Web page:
As a parent, your first holiday season after a divorce can be fraught with worry and stress. You probably still aren’t on the best of terms with your ex, but you want the kids to have good holiday experiences and memories.

It’s good to have a plan. Here are best ways to head off any holiday trouble this year:

  • Get your parenting plan out. You need to review what it says about holiday custody and visitation and compare it with your schedule. If you want to make any adjustments, the time to start negotiations with your ex is now — not the week before an event.
  • Make kindness a rule. You may have some strong opinions about your ex and their family — but keep it to yourself. Your kids just want to visit their grandparents, aunts, uncles and cousins. They’re not aware of the underlying drama and shouldn’t be.
  • Meet with your ex about the gift-giving budget. See if your ex is willing to agree on a budget so that neither of you are in “competition” with the other. If there’s an expensive item a child really wants, talk about splitting the cost.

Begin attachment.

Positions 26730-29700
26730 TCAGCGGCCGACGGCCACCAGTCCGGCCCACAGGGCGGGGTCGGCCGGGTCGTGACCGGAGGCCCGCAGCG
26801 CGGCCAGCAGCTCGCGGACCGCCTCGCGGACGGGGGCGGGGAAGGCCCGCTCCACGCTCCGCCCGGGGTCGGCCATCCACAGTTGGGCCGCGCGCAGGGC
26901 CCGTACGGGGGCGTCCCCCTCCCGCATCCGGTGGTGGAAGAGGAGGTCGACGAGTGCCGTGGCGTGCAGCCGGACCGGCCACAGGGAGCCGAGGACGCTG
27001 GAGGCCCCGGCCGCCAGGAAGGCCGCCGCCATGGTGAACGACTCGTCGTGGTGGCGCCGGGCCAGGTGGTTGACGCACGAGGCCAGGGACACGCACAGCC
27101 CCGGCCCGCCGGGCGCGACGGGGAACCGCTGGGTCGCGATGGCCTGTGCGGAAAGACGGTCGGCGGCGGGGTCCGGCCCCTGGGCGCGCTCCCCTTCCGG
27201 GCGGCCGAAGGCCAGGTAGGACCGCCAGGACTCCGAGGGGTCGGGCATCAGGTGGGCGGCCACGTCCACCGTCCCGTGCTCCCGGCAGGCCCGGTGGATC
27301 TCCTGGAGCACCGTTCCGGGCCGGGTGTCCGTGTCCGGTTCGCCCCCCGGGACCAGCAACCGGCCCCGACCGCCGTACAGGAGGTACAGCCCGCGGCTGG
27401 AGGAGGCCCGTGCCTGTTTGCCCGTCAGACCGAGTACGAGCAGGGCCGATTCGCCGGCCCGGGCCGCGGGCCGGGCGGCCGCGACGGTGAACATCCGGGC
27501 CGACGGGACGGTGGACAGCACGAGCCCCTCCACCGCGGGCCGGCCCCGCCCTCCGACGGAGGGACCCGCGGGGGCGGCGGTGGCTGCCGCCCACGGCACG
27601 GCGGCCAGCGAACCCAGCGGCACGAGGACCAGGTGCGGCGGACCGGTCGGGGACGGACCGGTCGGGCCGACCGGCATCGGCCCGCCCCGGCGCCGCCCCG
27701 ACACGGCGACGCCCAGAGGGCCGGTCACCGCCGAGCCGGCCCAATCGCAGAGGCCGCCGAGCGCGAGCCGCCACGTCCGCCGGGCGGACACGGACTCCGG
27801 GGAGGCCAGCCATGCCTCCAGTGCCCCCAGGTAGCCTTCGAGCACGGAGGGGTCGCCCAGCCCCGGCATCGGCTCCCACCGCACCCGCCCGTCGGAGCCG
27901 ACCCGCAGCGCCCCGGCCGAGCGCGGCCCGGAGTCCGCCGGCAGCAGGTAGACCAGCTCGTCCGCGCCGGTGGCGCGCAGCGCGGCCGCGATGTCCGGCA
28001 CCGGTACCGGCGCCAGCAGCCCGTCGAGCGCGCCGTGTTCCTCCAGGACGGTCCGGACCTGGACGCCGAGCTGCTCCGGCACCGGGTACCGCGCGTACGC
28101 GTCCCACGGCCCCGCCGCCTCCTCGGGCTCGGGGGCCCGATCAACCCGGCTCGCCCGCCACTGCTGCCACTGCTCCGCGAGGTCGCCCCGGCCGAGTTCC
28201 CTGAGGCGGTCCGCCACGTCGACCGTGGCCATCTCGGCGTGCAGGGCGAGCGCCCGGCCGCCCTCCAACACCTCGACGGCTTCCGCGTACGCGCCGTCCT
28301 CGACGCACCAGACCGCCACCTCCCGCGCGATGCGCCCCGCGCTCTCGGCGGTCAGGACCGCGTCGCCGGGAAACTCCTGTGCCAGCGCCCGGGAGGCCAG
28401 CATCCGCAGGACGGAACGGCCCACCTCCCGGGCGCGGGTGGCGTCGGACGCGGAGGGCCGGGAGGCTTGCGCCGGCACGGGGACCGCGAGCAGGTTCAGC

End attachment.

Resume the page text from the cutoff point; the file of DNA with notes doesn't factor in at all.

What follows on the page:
• Find new ways to celebrate and new traditions to start. Maybe you’ve always opened presents on Christmas morning, but that’s your ex-spouse’s day this year. Adjust your plans and open gifts with the kids on Christmas Eve instead.
  • Be willing to negotiate and show flexibility. If your ex wants to trade a few hours or a day to fit something special into the calendar, be willing to work with them (as long as the request is reasonable). You can “bank” the goodwill for a future date when you need the same consideration.

Still having trouble working things out with your ex where the kids are concerned? Look for help. A practical, child-first approach can help you resolve the issues without litigation.